Natural gas buyers for weekend and Monday elected to take a pass and were reluctant to commit to three-day deals in Friday trading.
Prices fell, with only a handful of points followed by NGI either unchanged or in positive territory. Losses were greatest in the Northeast, with average declines approaching 50 cents, but declines of a dime or more were the norm across nearly all market points.
The NGI National Spot Gas Average fell 15 cents to $2.42.. Futures managed to waffle to an uninspired close higher, although traders currently see risk in the front of the curve to the downside. At the close, August had added 2.9 cents to $2.756 and September was higher by 2.1 cents to $2.728. August crude oil gained 27 cents to $45.95/bbl.
Although eastern points led the day's decline, price volatility has been in ample supply. Construction and maintenance have pushed Algonquin Gas Transmission (AGT) to the head of the class recently as work on compressor stations, expansions, and looping have caused shippers to navigate a host of restrictions to interruptible, out of path and in path pipeline transportation.
For gas day July 15, for example, AGT "has restricted 100% interruptible, 100% secondary out of path and 100% secondary in path nominations sourced from points west of its Stony Point Compressor Station for delivery east of Stony Point. No increases in nominations sourced west of Stony Point for delivery east of Stony Point, except for Primary Firm No-Notice nominations, will be accepted."
The Stony Point compressor station is not the only point involved. "AGT has restricted 100% interruptible and approximately 67% secondary out of path nominations that exceed entitlements sourced from points west of its Oxford Compressor Station for delivery east of Oxford. No increases in nominations sourced west of Oxford for delivery east of Oxford, except for Primary Firm No-Notice nominations, will be accepted," the company said on its website.
Gas at the Algonquin Citygate fell 28 cents to $2.78, and deliveries to Iroquois, Waddington skidded 23 cents to $2.66. Gas on Tennessee Zone 6 200 L fell 46 cents to $2.67.
Other Northeast points gave ground as well even though temperatures were expected to remain above normal. Weekend power loads were forecast to fall substantially and not recover until Monday. The New York Independent System Operator forecast peak New York loads of 28,212 MW Friday would plunge to 23,893 MW Saturday and reach 28,359 MW by Monday. PJM Interconnection predicted Friday's peak load of 51,466 MW would slide to 48,205 MW Saturday, before climbing back to 52,930 MW Monday.
Gas bound for New York City on Transco Zone 6 tumbled 81 cents to $1.77, and gas on Transco non New York North serving southeasternmost Pennsylvania, Trenton and southern New Jersey gave up a healthy 79 cents to $1.80.
Major hubs took it on the chin as well. Gas at the Chicago Citygate fell a dime to $2.63 and gas at the Henry Hub retreated 10 cents as well to $2.67. Gas at the PG&E Citygate was quoted 12 cents lower at $2.87.
Traders see short term risk to the downside. "You have got to figure all the information is priced in. Everybody sees the hot weather, and the power burns but this market can't get off the ground," said Jeff Richter, principal with EnergyGPS, a Portland, OR-based energy, power, and risk management firm.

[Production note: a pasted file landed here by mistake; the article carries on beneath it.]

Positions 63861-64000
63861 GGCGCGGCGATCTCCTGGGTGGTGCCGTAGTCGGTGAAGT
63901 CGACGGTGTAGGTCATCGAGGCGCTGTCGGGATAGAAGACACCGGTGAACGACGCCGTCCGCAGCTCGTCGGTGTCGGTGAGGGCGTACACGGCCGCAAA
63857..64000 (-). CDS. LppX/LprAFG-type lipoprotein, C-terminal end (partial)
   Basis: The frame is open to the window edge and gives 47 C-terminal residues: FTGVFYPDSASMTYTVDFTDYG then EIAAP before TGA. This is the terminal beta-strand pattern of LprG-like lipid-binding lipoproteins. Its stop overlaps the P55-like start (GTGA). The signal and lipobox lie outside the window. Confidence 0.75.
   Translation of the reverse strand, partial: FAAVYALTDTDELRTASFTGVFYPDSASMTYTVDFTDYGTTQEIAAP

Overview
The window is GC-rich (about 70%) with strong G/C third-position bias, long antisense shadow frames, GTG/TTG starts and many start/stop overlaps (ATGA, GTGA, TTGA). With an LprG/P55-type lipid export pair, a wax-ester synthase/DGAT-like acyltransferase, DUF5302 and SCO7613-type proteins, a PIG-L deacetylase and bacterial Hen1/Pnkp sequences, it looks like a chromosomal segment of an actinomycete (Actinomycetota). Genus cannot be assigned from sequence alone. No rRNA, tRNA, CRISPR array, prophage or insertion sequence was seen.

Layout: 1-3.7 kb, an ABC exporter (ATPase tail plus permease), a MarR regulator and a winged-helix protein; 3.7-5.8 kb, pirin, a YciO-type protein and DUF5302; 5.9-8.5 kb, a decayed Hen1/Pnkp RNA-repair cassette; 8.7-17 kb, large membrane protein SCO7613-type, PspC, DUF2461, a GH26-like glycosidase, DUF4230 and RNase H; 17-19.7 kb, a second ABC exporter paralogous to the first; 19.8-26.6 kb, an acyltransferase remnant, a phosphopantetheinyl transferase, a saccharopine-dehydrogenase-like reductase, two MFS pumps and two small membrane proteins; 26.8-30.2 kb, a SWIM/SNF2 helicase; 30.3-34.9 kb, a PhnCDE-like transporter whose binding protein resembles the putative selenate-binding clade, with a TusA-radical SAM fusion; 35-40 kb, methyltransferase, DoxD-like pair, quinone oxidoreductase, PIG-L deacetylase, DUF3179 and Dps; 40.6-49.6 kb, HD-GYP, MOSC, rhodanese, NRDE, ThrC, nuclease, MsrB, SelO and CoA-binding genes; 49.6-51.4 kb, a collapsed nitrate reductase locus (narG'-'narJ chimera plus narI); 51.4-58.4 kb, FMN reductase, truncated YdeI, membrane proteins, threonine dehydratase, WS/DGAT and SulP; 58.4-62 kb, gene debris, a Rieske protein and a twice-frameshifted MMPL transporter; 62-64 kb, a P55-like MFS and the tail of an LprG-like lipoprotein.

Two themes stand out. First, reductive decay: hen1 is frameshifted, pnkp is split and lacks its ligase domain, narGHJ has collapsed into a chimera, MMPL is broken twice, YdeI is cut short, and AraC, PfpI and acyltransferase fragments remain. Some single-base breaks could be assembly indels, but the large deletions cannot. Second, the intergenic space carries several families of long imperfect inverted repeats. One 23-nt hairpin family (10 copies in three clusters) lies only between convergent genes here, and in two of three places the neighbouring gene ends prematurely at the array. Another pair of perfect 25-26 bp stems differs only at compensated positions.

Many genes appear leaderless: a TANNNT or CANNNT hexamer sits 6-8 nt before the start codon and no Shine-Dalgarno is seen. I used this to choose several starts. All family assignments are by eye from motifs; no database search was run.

"Next week we might see production come off because of maintenance to major pipelines, and that could keep the market up, but at the end of this month you are coming off the highs from a temperature standpoint. What's the upside from $2.75? Maybe 5 cents. What's the downside? $2.50 is the next benchmark. That's just the front of the curve. Everyone will keep the back end of the curve up because of winter.
"Short term, I am bearish. If this market hasn't busted through because of the hot weather, I don't think sustained hot weather matters. The risk is to the downside."
Other traders don't see expected heat as providing enough impact to maintain any kind of upward momentum to prices. "Although updates to the short-term temperature views that we monitor are still favoring above-normal trends that will likely be stretching to month's end via weekend updates, deviations from normal still don't appear sufficient to sustain occasional price advances," said Jim Ritterbusch of Ritterbusch and Associates.
"The market received an additional piece of bearish guidance yesterday in the form of a much larger than expected 64 Bcf storage injection that forced only a minor reduction in the sizable supply overhang. While the dynamic of surplus contraction is apt to remain intact through the rest of the summer, rate of decline is beginning to appear slower than we had anticipated. Some of this dynamic appears related to the recent lift in production as well as some gas to coal displacement that has resulted from the recent advance in gas prices."
Gas buyers having to make incremental purchases for power generation across the PJM footprint had only moderate wind generation to supplement purchases. "Changeable mid-summer weather is expected," said forecaster WSI Corp. in a Friday morning report. "Partly sunny, hot and less humid conditions are expected across the I-95 corridor today with highs in the upper 80s to mid 90s. A more seasonable and drier air mass will filter into western PJM and this will overspread the majority of the power pool by Saturday, though there will remain a chance of a pop-up shower across the lower Mid-Atlantic. A developing southwest flow ahead of an approaching cold front will begin to cause warm and humid conditions to return during Sunday.
"A west-northwest breeze behind a cold front will promote modest wind generation today with output around 1-2 GW. Wind gen should become weak during Saturday, but the cold front will cause output to briefly increase in excess of 2 GW during Sunday into Monday."